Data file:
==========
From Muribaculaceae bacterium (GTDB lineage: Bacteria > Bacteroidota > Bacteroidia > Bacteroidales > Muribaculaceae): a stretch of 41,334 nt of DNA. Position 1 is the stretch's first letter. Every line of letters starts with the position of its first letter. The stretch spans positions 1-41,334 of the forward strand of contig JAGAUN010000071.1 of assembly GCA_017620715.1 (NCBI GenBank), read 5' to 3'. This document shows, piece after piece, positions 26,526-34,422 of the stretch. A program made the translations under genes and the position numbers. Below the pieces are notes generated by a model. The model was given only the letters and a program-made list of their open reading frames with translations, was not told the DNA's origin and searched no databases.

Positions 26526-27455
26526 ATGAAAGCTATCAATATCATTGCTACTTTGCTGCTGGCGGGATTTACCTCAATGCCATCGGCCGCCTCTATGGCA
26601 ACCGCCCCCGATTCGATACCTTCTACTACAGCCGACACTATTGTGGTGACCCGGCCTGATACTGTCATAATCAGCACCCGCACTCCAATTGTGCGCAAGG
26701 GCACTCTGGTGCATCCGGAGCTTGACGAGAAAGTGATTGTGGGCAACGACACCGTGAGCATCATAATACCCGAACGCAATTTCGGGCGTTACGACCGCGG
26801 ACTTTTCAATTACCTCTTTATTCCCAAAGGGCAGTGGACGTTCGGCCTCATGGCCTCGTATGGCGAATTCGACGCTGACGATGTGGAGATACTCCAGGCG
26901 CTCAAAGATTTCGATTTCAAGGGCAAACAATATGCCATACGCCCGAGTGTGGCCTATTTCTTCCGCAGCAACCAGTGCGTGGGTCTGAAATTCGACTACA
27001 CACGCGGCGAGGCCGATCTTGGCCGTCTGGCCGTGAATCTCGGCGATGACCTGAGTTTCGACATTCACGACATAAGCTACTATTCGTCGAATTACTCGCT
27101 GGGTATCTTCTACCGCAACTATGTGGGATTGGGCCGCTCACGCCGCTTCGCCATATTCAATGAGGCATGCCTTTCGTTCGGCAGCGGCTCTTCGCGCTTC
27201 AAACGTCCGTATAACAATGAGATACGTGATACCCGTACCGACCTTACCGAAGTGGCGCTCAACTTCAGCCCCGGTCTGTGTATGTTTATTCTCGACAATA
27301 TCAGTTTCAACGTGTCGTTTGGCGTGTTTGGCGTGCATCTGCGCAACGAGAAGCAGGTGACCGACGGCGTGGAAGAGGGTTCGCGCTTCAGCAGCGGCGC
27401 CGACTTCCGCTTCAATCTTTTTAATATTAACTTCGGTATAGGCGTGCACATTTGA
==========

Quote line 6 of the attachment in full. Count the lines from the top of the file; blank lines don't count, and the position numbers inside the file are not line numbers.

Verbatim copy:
26801 ACTTTTCAATTACCTCTTTATTCCCAAAGGGCAGTGGACGTTCGGCCTCATGGCCTCGTATGGCGAATTCGACGCTGACGATGTGGAGATACTCCAGGCG